A major Australian tuna brand has pledged to discontinue fishing methods that threaten species including dolphins, sharks, rays and turtles. The use of Fish Aggregation Devices will be dropped by 2015 in a move that has been applauded as environmentally-friendly. Liquid waste, pollution and fishing have threatened many marine stocks.
Canned tuna brand Greenseashas announced it will stop using Fish Aggregation Devices (FADs) with its purse seine net fishing operations by 2015.
The company has urged its competitors to follow suit in this eco-friendly industrial move.
The use of FADs and seine net fishing has caused widespread death of endangered marine species and has been condemned by green revolution proponents Greenpeace.
The extreme green move by Greenseas is an important step forward for the industry. Eight out of 10 Australian canned tuna brands, including John West, Woolworths and Coles, use the controversial techniques.
“It’s a big decision, it’s a bold one for us and it’s an important one for the business, but we feel’ it’s the most important thing we can do to ensure sustainable canned tune in Australia in years to come,” Heinz Australia corporate affairs manager Jessica Ramsden has said.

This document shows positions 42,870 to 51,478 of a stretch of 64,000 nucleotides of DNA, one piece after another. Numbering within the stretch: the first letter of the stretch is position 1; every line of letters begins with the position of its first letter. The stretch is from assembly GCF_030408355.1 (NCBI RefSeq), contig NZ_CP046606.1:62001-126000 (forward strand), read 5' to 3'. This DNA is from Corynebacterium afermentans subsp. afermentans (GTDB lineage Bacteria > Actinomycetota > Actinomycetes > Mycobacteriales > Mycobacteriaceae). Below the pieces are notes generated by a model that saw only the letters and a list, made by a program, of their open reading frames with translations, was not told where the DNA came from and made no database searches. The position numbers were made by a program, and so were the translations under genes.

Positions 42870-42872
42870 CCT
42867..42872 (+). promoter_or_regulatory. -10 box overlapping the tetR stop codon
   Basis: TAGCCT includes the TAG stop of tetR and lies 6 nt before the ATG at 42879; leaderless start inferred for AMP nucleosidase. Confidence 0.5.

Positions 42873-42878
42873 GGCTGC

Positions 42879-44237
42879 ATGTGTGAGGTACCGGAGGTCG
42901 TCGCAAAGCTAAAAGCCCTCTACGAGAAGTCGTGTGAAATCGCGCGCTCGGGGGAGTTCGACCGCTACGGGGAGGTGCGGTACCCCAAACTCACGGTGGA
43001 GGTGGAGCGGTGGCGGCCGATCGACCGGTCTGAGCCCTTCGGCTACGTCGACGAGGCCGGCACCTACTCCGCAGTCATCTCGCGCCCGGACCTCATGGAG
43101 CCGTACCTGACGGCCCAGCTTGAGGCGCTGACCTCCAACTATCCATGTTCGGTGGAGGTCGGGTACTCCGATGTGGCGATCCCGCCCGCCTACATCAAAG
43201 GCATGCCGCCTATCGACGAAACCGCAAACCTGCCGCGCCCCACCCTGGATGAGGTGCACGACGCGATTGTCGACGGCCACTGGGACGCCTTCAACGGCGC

“There are very few canned tuna brands in the world that have made this commitment.”
Tuna brand Safcol has been an industry leader in the green revolution under way in the fishing industry. It has taken the eco-friendly decision to improve its products’ environmental rating by dropping seine net fishing and the use of FADs and relying solely on pole and lien caught tuna.
Seine net fishing
Seine net fishing involves setting a large circular ‘wall’ of net around fish then pursing the bottom together to capture them.
Environmental activities Greenpeace says the technique is suitable for large single-species school of fish including herring or mackerel.
It has been critical of this technique for catching tuna as it involves a large bycatch of threatened species as well as putting increased pressure on already depleted tuna stocks.
“Australian brands can make these changes (in fishing techniques) and Greenseas is demonstrating that. We would like the rest of the industry in Australia to follow suit as the whole UK market has done,” Greenpeace oceans campaigner Nathaniel Pelle said.
Fish stocks including tuna are being threatened by overfishing and increased marine pollution. Chemicals from non-eco-friendly industrial liquids and waste debris from construction, boating, mining and other activities have created a toxic environment for much marine life.
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